The Custom House Packet, with the Custom House colored band, U.S. Marshal Packard, in command, with the old flag triumphantly kissing the breeze of old Red, the band playing “Katie, Bar The Door,” and with waving rags touched the wharf and proceeded to land her precious cargo.

So a song of that title existed in 1872, but efforts to track down its music or lyrics have been unsuccessful. The following lyrics are associated with a tune called Katy Bar the Door as played by twentieth-century banjo man Roscoe Parrish. But we don’t know if this particular tune, much less its lyrics, is the one from the 1870s:

Katy bar your door,
Katy bar your door;
The Indians jumping all around your house,
Katy bar your door.

Katie bar the door appears in 1878 in yet another song. This one was composed especially for a wedding of a soldier named Murphy, stationed at Fort Leavenworth, Kansas, and a Miss Cooper. It was published in the Sedalia (Missouri) Weekly Bazoo on 26 March 1878, and includes the lines:

This winsome maid had lovers many,
Whose love she did implore,
There was George and Fred and Harry,
And Ed who numbered with the score,
But when the soldier he came in,
It was “Katie bar the door.”

We don’t know the first name of Miss Cooper, but it probably wasn’t Katie. The quotation marks indicate that the catchphrase was in use at the time and being used here to indicate that Cooper is metaphorically locking the door against new suitors now that she has met Murphy.

The next year we see the following in the Lima, Ohio Times Democrat of 30 October 1879:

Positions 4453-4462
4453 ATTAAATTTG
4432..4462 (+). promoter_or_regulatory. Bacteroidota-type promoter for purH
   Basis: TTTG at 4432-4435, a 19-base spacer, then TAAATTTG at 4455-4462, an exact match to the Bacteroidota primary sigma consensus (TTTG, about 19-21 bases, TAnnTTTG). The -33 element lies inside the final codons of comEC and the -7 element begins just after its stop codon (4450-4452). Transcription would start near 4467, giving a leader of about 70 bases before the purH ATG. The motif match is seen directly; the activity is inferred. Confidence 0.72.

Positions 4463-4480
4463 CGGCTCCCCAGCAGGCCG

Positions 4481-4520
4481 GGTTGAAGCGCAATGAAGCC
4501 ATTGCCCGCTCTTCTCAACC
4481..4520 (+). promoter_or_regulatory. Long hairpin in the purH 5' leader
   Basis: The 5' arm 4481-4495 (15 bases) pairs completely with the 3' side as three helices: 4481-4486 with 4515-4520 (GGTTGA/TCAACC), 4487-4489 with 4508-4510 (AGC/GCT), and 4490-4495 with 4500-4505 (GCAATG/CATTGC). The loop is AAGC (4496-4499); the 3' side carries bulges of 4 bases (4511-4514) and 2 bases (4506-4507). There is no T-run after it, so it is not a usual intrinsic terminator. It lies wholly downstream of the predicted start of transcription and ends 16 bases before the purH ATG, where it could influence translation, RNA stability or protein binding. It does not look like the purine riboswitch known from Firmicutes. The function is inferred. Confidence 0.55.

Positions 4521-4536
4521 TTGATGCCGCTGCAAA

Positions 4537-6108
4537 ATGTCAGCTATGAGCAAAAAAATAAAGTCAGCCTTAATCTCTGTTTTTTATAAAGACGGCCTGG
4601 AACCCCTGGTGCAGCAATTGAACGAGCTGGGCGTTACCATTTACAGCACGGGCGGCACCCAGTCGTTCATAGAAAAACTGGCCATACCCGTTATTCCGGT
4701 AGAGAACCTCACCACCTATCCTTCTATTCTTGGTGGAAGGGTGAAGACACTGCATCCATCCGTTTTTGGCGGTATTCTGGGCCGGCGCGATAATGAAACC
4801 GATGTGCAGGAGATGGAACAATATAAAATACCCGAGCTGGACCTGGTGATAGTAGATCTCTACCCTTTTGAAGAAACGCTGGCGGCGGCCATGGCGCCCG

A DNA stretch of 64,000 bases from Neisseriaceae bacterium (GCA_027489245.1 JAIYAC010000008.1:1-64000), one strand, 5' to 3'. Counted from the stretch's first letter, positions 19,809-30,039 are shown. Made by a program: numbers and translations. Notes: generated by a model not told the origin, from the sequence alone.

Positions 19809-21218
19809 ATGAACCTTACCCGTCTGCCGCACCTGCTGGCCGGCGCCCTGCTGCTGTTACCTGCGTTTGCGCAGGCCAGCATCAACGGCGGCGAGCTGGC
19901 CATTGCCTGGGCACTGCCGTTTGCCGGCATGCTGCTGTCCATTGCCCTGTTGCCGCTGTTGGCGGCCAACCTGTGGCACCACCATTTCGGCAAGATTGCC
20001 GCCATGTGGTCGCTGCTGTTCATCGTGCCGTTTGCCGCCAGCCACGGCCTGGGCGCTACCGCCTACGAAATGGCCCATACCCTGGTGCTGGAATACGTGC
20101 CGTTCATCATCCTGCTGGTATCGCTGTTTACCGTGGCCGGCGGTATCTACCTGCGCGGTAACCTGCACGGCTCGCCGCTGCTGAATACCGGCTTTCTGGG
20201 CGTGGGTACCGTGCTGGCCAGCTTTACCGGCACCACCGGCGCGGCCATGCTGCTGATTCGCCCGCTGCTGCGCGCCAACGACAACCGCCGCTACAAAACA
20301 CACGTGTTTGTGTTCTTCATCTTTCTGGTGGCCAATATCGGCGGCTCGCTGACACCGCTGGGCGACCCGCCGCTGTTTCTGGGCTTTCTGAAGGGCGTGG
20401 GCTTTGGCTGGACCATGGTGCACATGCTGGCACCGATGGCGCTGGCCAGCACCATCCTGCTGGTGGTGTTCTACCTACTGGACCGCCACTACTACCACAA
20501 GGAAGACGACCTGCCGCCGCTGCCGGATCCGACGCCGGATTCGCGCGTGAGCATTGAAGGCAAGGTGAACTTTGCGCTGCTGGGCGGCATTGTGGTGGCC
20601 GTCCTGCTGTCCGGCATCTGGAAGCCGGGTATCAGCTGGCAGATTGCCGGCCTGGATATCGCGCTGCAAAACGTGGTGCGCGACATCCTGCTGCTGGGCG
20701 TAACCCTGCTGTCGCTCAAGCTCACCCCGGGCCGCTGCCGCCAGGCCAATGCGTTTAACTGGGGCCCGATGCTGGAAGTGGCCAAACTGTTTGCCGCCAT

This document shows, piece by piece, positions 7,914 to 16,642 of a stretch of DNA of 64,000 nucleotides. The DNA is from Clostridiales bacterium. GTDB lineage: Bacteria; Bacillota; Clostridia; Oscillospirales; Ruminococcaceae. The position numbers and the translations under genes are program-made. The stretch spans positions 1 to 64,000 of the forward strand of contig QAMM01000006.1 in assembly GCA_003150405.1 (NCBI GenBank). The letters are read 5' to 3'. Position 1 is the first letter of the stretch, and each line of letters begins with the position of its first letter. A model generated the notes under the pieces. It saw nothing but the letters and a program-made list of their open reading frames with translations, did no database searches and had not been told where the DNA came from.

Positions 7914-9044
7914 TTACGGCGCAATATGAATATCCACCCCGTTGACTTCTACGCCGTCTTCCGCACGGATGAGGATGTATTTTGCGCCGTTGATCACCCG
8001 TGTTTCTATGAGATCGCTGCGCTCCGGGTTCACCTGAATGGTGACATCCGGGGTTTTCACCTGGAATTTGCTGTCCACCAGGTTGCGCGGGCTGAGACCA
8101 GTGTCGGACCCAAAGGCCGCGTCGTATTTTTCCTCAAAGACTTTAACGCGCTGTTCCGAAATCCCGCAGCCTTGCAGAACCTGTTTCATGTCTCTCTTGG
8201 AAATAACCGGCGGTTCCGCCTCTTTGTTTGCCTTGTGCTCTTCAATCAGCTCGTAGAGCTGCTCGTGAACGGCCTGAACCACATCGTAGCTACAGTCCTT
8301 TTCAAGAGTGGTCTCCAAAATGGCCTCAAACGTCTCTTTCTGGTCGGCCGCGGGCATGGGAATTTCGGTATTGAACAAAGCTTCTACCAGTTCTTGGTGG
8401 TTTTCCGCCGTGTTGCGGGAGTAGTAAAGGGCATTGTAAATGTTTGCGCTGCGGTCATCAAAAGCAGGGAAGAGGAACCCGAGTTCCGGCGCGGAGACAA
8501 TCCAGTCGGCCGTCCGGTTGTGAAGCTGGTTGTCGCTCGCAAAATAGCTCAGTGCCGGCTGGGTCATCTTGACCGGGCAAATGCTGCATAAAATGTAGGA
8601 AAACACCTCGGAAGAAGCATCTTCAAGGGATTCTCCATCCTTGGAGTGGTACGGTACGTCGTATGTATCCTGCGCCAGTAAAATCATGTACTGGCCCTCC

To sum it all up, my advice to anyone thinking of going there would be “don’t,” unless they have a pocketfull of the “rhino” which they can afford to lose. I saw it was “Katy bar the door” with me unless I skipped, and I lost no time in skipping.

So in short, we have no idea who Katy or Katie is or why she should be barring the door. All we know is that the phrase appears in the mid nineteenth-century and that it has a connection to folk music.

There is one historical incident that is often cited as the origin of the phrase, although its actual connection to the phrase is unlikely. On 20 February 1437, King James I of Scotland was assassinated while staying at the Dominican chapterhouse in Perth, and one of the queen’s ladies-in-waiting, Catherine Douglas, tried to save him by using her arm as a bolt to secure the door against the assassins. She was unsuccessful and her arm was broken, but her bravery was celebrated and she became popularly known as Kate Barlass. Her descendants to this day bear a broken arm on their family crest and keep the name Barlass. But there is a four-hundred-year gap between this historical incident and the appearance of the phrase, so while it is not beyond the realm of possibility that memory of the event gave rise to Kate’s connection with the barring the door, that’s a very tenuous conclusion.

The 1437 incident was made famous again in 1881 with the publication of Dante Gabriel Rossetti’s poem, The King’s Tragedy. But this poem, which does not use the phrase Katy bar the door or any variation of it, appears after the phrase was established in the American idiom, so it is clearly unconnected to the phrase’s origin. 

Green’s Dictionary of Slang, 2018, s. v. Katy bar the door, phr.; work, v.

Katie Bar the Door.” Traditional Tune Archive, 23 May 2017.

O’Toole, Garson. “Re: ‘Katy, bar the door’ (1872–1887).” ADS-L, 6 February 2016.

Morris, Peter. “‘Katy, bar the door’ (1872–1887).” ADS-L, 7 February 2016.

Reinhelm. “The Old Smithy.” The Mirror, vol. 37, London: Hugh Cunningham, 1841, 91.

Taylor-Blake, Bonnie. “‘Katy, bar the door’ (1872–1887).” ADS-L, 6 February 2016.